The New Today

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Resource deletion causes unsustainable food production

Resource depletion includes groundwater supplies. Biodiversity, forests and raw materials – everything needed to maintain solid and sustainable food production.

Globally 70% of all freshwater is used for agriculture and food systems that feed the world’s populations. Much of fresh water supplies are on the decline for the following reasons:-

(1). Increased global temperatures result in increased evaporation rates which in turn lower the globe’s water levels (water tables).

(2). Changing rainfall patterns may decrease annual precipitation rates in specific areas. Increased frequency of droughts may result in insufficient water supplies in crop areas.

(3). Runoffs from glacial melt peaks during the summer and decreasing glaciers result in decreased melt-water volumes. This reduction impacts water supplies in downstream ecosystems, habitats and agricultural watersheds.

(4). Ground water depletion is primarily caused by sustained ground water withdrawals and over pumping.

Further concerns are water quality and water contamination of the global water supply.

If water is depleted, so too has our soils. Soil erosion and runoff of nutrients to water reservoirs increase with more extreme downpours, extensive droughts and damaging high winds.

Increased temperatures impact the soil’s organisms and microbial networks. These factors find soils releasing organic carbon into our air and ecosystems.

Rising temperatures cause droughts, which affect forestry by super drying the ecosystem, making it privy to forest fires. Global deforestation is not sustainable.

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Food production and consumption use a significant amount of raw materials throughout the agricultural process chain.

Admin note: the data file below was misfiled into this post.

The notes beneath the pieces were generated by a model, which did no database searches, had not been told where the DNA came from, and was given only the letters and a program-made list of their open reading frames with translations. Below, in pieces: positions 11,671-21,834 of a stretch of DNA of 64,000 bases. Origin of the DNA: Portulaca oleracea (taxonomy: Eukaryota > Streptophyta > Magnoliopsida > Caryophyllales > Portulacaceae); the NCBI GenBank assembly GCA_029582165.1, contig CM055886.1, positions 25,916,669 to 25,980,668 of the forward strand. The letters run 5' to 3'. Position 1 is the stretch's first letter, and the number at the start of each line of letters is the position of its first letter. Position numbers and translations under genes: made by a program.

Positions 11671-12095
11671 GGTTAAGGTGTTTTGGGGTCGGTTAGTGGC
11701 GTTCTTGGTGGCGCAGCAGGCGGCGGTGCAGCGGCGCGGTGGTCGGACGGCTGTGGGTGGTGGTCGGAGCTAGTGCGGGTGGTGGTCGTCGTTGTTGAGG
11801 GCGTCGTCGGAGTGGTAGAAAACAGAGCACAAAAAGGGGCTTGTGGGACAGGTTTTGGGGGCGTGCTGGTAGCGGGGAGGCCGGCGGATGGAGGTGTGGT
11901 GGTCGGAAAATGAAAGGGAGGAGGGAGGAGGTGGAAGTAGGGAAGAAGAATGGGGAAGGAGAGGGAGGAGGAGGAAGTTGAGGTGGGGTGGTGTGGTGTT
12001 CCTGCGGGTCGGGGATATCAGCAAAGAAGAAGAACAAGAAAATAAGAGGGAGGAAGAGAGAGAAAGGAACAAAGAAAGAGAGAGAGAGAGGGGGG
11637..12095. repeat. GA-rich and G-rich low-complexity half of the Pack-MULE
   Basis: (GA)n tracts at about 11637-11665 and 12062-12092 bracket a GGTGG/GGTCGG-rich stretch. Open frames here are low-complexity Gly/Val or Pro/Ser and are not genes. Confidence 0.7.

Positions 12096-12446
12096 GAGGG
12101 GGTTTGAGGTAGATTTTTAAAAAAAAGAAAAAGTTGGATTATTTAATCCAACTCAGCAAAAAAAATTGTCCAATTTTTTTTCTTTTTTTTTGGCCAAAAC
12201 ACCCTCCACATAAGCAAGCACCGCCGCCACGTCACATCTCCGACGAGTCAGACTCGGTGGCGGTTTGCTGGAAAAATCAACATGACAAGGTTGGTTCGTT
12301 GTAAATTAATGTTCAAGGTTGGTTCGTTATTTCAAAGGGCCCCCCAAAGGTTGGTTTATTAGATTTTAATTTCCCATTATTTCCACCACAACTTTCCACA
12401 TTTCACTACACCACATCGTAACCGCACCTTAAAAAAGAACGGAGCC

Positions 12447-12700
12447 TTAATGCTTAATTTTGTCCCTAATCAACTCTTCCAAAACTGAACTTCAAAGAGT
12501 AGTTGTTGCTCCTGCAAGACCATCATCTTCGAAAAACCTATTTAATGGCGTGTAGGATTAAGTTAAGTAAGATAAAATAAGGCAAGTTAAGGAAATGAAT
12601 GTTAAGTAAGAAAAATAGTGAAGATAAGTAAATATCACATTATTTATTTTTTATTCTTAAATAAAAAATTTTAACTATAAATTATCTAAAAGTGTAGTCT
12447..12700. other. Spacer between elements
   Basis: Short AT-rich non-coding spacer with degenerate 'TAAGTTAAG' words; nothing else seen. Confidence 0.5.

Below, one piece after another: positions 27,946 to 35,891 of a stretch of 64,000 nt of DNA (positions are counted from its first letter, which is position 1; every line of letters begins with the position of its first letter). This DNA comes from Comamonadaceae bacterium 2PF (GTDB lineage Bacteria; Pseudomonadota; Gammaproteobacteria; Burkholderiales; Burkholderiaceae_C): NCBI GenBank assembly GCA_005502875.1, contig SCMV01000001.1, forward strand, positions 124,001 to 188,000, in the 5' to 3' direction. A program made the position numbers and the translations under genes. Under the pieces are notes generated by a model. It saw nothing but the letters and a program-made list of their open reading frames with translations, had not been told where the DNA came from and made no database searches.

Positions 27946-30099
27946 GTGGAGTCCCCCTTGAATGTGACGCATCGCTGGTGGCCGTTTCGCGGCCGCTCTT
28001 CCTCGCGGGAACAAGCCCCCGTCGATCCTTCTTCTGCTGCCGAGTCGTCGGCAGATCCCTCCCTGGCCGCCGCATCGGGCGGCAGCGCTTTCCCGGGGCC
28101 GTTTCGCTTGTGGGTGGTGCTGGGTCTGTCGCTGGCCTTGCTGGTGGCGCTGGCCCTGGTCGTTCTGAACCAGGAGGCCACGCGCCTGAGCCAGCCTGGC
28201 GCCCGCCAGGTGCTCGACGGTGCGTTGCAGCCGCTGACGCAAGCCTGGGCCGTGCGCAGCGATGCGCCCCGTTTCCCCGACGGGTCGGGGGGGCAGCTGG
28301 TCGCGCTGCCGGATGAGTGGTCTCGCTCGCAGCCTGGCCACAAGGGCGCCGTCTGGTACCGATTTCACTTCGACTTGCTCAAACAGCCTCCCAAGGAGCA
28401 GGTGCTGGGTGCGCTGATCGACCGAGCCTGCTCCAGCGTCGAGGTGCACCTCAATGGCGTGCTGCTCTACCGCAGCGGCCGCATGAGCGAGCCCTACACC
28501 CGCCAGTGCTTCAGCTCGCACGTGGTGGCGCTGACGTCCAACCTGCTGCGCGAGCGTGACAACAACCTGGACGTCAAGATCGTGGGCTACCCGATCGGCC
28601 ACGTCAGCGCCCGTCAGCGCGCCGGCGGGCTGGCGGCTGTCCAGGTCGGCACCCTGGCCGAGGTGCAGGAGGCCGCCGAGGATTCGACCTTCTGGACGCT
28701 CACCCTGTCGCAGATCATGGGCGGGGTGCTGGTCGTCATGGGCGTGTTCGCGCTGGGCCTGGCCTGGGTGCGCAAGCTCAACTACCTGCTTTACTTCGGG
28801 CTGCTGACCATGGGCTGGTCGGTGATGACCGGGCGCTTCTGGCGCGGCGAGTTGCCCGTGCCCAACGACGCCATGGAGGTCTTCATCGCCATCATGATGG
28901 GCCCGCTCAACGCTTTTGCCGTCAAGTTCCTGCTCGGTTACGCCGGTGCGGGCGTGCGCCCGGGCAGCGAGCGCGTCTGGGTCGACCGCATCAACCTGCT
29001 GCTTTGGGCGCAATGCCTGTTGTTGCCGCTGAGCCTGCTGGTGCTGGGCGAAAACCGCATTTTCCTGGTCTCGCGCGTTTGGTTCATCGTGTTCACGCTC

Furthermore food packaging consumes significant raw materials and energy such as paper, chalkboard, aluminum, glass, plastics too. Many of these items are not sufficiently recycled today, nor designed to conform to a circular economic principle.

Climate change is a major indicator of how important it is to have global changes made within our society’s food growth and production.

A well-managed, planned system is needed, where business is not the main decision makers, but merely a participant in an economically charged essential system including governments, social organisations and NGO participants.

The world’s food production has been managed by and through the capitalistic system, a system that does not provide the rights of humanity to safety and sufficient food supply.

Business exists to achieve financial gain, a purpose that cannot recognise the Human Rights of their fellow Citizens to also be fed, educated, employed in a significant fashion.

If there was a time where Governments, Trade Unions and Business Sectors need to unite it is now. We must reimagine our economic system and all its purposes to exist.

Will our system work for the benefit of all, or allow a sector of that economy to continue its historically unimaginative controlling methods?

Steven Kaszab
Bradford, Ontario